January 25, 2013

Linda KamatehThis is a guest post by Linda Kamateh who is a recent graduate of Syracuse University’s Newhouse Executive Master’s in Communications Management Program and a Senior Media Associate at NewYork-Presbyterian Hospital.

I just completed my graduate studies at Syracuse University’s Newhouse Executive Master’s in Communications Management ProgramI’ve spent the last year reading lengthy research studies and interviewing health care public relations professionals for my capstone on this topic. From this extensive research, I’ve compiled a list of the Seven Must Haves  to launch a social media health campaign.

Engagement with your audience is key and I discovered that while most of the communicators I spoke with use social media to post materials they are unclear or unable to use these mediums to engage with their audiences. The unique benefit of using social media outlets such as Twitter and Facebook is audience engagement.

Below are seven concepts that health care communicators should consider when developing social media campaigns or integrating social media into an existing mass media outreach effort to maximize engagement.

The Seven Must Haves of a Modern Social Media Health Campaign

  • Identify a target audience that is using social media as a platform to discuss issues relevant to your campaign. You will have a better chance of engaging with your audience, starting a real conversation and getting real-time feedback instead of merely posting information that may or may not be read.
  • Create opportunities for your audience to share your information via multiple platforms and the campaign should in turn post their information on multiple social media channels. You want as many people as possible to see/hear/read your information and the best way to do this is to give your audience a variety of ways to share your messages with their networks.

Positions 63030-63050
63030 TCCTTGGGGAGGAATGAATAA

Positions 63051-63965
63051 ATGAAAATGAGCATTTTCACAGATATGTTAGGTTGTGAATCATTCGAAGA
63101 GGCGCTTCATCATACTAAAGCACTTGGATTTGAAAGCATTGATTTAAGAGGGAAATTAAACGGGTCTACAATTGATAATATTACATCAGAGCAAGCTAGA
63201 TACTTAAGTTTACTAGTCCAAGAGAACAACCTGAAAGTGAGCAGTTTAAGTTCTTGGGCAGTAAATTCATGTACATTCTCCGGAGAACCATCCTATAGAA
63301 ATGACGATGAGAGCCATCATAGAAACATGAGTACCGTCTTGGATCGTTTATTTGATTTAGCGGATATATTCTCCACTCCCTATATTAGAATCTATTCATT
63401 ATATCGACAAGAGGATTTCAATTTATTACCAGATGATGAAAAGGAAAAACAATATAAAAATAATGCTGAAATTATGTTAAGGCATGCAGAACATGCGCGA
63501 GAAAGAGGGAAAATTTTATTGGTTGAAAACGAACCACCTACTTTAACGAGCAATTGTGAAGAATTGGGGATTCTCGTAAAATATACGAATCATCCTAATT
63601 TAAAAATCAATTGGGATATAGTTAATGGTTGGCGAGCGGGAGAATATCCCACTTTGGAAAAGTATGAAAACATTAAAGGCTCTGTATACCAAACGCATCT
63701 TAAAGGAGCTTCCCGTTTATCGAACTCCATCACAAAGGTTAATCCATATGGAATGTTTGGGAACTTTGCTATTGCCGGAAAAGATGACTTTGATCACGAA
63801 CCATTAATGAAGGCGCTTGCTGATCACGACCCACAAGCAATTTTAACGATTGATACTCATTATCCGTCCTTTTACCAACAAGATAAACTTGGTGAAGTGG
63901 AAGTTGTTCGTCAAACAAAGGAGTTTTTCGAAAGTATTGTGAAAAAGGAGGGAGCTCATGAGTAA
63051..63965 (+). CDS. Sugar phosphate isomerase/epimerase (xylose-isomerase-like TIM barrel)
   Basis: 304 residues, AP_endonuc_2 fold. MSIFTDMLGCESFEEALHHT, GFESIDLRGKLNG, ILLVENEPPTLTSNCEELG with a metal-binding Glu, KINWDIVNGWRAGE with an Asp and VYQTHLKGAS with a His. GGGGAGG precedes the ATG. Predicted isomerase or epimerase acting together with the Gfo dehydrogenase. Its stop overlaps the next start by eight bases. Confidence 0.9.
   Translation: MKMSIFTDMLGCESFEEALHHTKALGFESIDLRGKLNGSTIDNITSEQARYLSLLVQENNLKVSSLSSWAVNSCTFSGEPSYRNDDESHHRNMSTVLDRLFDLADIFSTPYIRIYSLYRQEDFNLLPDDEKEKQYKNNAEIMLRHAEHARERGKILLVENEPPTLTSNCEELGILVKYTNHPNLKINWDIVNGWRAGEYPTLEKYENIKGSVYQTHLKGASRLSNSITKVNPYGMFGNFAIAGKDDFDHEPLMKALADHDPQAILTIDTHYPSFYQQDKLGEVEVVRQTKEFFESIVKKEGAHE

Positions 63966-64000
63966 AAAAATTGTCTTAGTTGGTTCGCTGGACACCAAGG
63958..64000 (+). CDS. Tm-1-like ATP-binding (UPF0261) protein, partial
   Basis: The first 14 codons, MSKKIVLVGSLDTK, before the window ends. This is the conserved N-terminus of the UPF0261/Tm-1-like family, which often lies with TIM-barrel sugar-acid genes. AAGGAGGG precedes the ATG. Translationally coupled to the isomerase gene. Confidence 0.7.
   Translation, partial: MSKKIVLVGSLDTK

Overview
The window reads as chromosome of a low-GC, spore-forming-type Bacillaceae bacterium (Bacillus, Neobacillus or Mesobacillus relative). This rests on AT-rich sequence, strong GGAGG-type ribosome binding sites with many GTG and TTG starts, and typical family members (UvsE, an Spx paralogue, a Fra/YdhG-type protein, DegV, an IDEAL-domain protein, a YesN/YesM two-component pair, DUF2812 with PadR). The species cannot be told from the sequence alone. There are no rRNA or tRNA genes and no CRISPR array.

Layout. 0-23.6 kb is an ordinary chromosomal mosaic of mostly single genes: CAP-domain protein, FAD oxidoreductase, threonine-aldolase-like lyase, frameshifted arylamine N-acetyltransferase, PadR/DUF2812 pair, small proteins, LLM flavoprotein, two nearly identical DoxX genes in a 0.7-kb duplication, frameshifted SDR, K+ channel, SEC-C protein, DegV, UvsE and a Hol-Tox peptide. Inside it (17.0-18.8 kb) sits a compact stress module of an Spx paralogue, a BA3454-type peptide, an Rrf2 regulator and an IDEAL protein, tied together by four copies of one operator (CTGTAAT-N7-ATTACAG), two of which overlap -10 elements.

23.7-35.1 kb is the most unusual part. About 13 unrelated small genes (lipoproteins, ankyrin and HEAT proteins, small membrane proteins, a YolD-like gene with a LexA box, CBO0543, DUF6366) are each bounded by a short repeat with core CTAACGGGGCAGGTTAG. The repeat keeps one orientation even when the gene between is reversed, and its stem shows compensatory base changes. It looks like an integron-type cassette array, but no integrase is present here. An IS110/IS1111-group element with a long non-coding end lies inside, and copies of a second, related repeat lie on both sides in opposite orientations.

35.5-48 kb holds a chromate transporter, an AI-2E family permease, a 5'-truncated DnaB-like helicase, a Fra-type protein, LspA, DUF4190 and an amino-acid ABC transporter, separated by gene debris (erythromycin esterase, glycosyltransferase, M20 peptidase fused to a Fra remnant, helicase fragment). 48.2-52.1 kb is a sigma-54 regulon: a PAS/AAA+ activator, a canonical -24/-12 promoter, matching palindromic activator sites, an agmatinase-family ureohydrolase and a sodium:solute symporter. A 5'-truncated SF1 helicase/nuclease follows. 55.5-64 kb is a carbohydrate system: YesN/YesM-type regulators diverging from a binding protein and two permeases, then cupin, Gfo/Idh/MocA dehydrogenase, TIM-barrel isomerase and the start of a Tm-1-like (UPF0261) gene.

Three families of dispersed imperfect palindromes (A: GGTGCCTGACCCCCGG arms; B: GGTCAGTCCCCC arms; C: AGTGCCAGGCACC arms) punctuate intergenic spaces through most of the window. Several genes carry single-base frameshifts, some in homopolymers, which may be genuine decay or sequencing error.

• Identify campaign ambassadors, these are the bloggers, tweeters, and Facebook users who have the power to influence their friends and social networks and can deliver your message with more authenticity to your target audience.  Consider them the influencers.
  • Encourage message co-creation.  Identify opportunities for your target audience to not only repost your materials but convey the message in their own unique and perhaps more relatable way. One of the most interesting articles I read was Abroms and Lefebvre’sstudy of President Barack Obama’s 2008 presidential campaign. The authors noted the impact personal endorsements from the general public had on the campaign’s overall outreach – we all remember the Obama Girl.   People trust outside sources more than they do official messages and the Abroms’ study suggests that health care communicators employ similar tactics for delivering health messages.
  • Integrate traditional media and social media.  All of the practitioners I interviewed understood the concept of using social media to post their television stories, newspaper articles and radio segments. This extended their messages to the social media audience and reporters also posted the coverage on their own social media outlets. Bloggers who post messages may engender traditional news coverage of the campaign as well.
  • Create measurable objectives for the campaign. So many of the people I spoke to could not measure the impact of their social media campaigns. It is always important to create objectives that can be tracked and reported on at the end of the campaign and that can be attributed to the actual campaign efforts.
  • Consider how often and when you want to post information. Posting relevant information in a timely and consistent manner is a great way to sustain an online conversation on social media.

by Linda Kamateh